The next scene brings us a minor bit of discontinuity (not the really annoying one, but still worth mentioning) where Beth is supposed to be meeting someone at 2 pm and shows up when it's completely dark out. Man, the sun sets early in LA. Afterward, she goes to see Mick and just when it seems Beth is about to say something significant, Coraline shows up, latching herself onto Mick like a tick on its favourite dog. No surprise when Beth leaves without saying another word.

Coraline informs Mick that she needs to leave town and that she wants him to go with her. But of course she can't go anywhere before getting all expository about Lance and the cure. It seems the cure is itself mortal; merely a temporarily effective organic compound developed from local plants by an 18th century noble French family. Lance is part of this noble family, one of seven brothers--all vampires--sired by the same (also noble) vampire. In fact, King Louis XVI himself was a vampire. Oh yeah--and the French Revolution? A big fat excuse to hunt vampires. The compound was designed to mask the characteristics of vampires long enough to prevent a trip to the guillotine. Coraline stole the compound from Lance and now he wants it back.

She tells Mick that she's been trying to find a way to make the compound's effects permanent. It turns out she wants to embrace life again, or some such nonsense. She makes a gag-inducing comment about love not being able to exist without mortality and offers to give Mick a bit of his life back by using some of the compound on him. He's thrilled, of course, and the effect starts taking hold right away. At this point she claims she really has to go. Of course, as she and Mick are walking outside, Lance and his henchman show up. When Lance calls Coraline 'sister', Mick suddenly realizes that there weren't seven brothers in the noble vampire family--there were six brothers and a sister! And Coraline was the sister!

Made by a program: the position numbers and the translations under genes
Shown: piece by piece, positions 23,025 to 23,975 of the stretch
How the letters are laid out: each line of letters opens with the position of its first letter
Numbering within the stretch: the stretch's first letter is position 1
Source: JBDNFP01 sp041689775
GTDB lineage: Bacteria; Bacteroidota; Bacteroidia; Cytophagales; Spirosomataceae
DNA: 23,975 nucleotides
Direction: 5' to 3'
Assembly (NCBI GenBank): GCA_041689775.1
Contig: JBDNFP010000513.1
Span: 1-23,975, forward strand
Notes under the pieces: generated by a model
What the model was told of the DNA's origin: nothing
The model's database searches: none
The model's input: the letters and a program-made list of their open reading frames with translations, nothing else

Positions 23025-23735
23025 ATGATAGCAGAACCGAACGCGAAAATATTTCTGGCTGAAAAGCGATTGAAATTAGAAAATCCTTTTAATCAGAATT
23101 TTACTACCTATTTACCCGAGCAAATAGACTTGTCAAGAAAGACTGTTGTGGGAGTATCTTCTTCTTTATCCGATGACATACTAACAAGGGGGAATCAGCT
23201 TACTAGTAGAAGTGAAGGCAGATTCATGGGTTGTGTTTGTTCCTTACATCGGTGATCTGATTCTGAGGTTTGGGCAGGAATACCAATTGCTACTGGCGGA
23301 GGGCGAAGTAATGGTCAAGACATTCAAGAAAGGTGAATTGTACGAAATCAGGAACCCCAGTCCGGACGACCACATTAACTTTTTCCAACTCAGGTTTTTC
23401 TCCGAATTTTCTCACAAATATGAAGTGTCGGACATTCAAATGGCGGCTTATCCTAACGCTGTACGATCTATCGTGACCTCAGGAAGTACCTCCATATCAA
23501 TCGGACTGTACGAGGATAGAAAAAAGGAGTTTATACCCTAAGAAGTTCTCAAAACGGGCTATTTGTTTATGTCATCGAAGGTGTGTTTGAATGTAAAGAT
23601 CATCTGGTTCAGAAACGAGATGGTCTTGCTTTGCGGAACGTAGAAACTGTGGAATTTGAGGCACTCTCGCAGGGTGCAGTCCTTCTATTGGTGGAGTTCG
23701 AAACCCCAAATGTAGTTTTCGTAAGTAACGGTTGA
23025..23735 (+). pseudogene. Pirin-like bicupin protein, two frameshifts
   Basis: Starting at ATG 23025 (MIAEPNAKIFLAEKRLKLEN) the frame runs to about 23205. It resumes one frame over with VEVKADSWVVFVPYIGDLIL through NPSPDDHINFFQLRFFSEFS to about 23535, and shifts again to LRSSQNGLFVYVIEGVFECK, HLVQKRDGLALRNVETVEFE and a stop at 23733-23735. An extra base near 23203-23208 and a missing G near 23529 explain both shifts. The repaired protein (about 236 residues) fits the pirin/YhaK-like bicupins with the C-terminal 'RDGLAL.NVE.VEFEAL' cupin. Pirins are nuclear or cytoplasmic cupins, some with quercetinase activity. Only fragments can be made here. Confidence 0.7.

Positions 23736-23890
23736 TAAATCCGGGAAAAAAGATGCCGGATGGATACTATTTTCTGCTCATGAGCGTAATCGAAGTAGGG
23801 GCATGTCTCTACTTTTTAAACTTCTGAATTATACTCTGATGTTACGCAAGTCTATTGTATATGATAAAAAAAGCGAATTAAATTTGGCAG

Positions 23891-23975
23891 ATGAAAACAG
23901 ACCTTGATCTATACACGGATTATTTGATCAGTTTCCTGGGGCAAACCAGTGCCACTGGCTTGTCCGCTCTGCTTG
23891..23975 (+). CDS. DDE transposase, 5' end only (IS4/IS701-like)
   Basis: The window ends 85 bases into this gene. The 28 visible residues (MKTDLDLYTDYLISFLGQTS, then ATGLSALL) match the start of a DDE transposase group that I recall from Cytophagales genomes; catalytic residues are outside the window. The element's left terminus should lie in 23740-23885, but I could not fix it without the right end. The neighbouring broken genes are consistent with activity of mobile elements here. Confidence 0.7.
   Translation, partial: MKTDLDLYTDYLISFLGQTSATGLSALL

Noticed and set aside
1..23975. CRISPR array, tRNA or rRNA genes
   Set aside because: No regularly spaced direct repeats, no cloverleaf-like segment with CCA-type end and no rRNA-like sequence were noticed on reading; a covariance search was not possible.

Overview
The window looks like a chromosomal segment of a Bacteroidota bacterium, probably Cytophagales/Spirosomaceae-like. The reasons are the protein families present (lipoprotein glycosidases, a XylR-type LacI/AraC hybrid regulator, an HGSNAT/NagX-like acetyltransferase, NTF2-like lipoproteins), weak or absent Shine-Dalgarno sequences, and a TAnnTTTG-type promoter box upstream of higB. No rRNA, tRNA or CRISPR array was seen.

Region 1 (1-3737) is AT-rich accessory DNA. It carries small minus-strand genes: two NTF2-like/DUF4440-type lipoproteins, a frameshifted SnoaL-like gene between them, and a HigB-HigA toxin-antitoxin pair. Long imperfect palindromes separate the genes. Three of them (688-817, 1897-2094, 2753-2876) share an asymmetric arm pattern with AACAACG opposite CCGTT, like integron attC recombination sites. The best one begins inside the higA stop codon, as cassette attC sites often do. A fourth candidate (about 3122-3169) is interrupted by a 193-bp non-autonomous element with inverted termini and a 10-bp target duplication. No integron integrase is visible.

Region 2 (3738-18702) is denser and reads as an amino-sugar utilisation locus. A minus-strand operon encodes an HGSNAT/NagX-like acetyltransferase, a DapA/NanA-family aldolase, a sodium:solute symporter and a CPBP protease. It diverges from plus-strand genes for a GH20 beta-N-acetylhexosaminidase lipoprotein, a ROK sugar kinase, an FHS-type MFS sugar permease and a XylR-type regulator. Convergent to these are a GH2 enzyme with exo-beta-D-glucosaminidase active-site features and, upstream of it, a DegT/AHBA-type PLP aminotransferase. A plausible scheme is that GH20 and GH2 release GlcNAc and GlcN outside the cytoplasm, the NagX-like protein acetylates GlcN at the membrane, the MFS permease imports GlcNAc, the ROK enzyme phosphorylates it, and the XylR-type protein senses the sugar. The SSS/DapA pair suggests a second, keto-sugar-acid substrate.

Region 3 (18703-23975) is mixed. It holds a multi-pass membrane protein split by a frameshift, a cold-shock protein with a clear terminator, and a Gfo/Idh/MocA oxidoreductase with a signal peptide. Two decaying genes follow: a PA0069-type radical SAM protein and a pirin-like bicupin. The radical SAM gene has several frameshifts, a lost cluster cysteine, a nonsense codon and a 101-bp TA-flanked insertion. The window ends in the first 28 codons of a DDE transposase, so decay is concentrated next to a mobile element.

But wait--wasn't Coraline supposed to have been a 17th century courtesan? Wasn't that the whole point of the fleur-de-lys brand/tattoo on her shoulder, mentioned way back (a whole three episodes ago) in "Fleur de Lys"? Not only was it mentioned, but we got a flashback scene of Coraline being branded. So how does she suddenly go from being a 17th-century whore to being an 18th-century noble? And where did the brand/tattoo come from? She couldn't have got it after being turned (it would have healed, like any other wound) and I'm pretty sure nobles didn't mark their daughters. See why this annoys me? It's the worst sort of writing/storytelling to change the nature of a character merely to suit your changing needs. How hard would it have been to work around the show's established mythos? Next thing you know, Beth will have been a teenager when Coraline kidnapped her and Mick was a Vietnam war vet before being turned.

Anyway, being no match for Lance as a vampire, let alone as a temporary mortal, it's not long before Mick's life is in serious danger. At this point Coraline finally steps in, offering to go with Lance and give back the compound as long as Lance leaves Mick alone. Apparently Coraline's in trouble for more than just stealing the compound--she's also pissed off the rest of her family for turning Mick without his consent and without their permission. Lance stakes Coraline and then takes off with her to face the consequences for her actions.

Mick doesn't seem overly concerned about Coraline's fate. Instead he limps home, collects a vial of his own blood for future analysis, and spends the night gorging on food and enjoying the opportunity to sleep like a human (i.e., not in a freezer). The next day, plenty beat up from the fight the night before, he heads to Josh's funeral, where he and Beth talk about how great it is to be mortal and how some things (spending their lives with Coraline and Josh, respectively) were never meant to be. Then, as the service begins, Mick and Beth stand on opposite sides of the casket, staring at each other. It might have been nice if they'd at least waited until Josh was in the ground, but clearly things have changed and they're on a whole new playing field.